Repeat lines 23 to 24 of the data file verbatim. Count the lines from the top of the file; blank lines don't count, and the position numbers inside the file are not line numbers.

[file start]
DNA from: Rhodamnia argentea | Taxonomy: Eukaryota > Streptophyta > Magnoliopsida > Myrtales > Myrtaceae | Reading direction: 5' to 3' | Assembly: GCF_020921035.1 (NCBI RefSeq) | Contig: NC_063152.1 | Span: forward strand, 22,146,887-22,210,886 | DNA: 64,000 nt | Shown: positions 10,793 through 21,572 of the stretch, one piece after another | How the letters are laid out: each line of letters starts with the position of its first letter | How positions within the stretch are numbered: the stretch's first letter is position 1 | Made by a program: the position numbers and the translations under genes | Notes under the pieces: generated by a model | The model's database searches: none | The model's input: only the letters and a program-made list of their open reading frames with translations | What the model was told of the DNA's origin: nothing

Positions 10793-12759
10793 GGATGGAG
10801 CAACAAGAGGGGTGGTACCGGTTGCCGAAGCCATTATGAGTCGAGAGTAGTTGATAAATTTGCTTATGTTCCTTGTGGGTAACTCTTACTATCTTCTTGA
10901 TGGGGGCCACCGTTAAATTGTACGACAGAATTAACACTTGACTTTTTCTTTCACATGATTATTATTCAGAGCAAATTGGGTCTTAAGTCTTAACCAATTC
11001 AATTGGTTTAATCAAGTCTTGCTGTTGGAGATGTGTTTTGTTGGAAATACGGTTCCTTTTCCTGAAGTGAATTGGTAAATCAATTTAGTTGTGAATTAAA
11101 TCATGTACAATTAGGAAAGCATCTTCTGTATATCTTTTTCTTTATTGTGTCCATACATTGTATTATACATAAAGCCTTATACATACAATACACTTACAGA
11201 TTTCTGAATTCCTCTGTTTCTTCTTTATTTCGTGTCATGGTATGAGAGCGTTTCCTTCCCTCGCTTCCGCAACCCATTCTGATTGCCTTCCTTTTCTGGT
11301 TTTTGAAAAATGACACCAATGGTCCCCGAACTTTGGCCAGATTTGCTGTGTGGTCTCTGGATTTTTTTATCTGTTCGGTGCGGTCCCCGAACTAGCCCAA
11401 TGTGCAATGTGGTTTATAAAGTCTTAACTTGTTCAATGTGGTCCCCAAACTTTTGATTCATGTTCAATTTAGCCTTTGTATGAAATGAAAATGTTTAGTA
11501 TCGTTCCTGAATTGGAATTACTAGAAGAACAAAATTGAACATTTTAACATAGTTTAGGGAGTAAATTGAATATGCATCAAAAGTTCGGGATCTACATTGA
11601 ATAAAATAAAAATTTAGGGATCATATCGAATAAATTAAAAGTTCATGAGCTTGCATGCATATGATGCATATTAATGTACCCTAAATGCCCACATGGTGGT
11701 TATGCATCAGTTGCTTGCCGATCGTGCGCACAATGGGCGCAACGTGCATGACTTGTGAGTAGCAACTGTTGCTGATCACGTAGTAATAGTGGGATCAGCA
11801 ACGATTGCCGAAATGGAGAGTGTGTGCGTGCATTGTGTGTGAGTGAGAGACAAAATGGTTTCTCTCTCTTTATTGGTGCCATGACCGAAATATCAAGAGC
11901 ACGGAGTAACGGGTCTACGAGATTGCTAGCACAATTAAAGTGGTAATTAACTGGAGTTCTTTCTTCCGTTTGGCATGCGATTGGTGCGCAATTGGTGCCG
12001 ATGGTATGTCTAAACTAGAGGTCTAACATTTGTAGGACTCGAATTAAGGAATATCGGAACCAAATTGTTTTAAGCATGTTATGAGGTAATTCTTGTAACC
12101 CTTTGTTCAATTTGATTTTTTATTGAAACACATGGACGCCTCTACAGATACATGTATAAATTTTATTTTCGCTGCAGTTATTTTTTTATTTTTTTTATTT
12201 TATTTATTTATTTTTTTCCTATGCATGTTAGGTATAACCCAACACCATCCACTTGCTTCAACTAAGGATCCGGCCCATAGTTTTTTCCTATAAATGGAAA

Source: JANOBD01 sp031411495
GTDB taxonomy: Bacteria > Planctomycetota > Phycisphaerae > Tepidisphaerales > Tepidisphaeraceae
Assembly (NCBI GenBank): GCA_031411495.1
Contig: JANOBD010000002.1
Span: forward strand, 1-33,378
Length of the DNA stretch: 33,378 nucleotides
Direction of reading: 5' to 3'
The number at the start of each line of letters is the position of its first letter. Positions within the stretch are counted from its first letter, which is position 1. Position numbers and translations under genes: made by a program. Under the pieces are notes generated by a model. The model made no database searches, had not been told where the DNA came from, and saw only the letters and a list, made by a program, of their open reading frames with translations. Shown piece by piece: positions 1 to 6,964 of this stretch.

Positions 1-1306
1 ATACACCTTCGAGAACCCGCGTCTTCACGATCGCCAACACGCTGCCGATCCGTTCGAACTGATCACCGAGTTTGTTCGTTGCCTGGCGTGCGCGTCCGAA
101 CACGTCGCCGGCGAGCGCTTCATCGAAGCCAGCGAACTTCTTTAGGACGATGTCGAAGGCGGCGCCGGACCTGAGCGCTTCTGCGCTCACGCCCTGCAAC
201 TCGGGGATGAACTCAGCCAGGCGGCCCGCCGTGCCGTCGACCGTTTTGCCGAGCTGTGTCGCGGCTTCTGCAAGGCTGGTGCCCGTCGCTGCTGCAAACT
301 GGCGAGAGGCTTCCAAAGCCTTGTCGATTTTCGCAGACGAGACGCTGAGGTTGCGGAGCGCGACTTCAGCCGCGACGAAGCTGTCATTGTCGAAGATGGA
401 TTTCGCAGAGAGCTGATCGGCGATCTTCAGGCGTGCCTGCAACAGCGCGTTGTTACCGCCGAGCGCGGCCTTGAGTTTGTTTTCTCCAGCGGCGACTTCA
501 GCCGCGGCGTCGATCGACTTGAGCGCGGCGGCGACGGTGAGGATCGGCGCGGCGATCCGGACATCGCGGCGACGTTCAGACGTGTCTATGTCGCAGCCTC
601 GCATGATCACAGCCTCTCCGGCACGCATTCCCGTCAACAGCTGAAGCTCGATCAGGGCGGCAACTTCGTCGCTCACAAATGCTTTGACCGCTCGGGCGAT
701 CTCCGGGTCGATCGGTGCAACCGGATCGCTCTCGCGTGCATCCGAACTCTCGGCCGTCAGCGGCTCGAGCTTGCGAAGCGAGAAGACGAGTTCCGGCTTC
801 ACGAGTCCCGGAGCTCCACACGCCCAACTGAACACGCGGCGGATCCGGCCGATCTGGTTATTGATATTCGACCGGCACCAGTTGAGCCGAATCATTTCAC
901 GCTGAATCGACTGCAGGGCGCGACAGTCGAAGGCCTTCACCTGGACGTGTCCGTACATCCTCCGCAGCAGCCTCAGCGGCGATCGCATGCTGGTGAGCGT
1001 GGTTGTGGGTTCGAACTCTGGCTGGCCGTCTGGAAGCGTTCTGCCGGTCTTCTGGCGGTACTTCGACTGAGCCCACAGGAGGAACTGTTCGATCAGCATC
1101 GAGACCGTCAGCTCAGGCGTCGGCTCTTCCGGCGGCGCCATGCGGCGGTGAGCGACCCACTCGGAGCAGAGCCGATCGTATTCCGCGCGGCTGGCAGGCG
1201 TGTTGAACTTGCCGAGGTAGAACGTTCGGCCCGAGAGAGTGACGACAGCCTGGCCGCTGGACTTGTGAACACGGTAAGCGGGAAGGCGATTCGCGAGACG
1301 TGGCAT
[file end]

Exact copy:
Span: forward strand, 1-33,378
Length of the DNA stretch: 33,378 nucleotides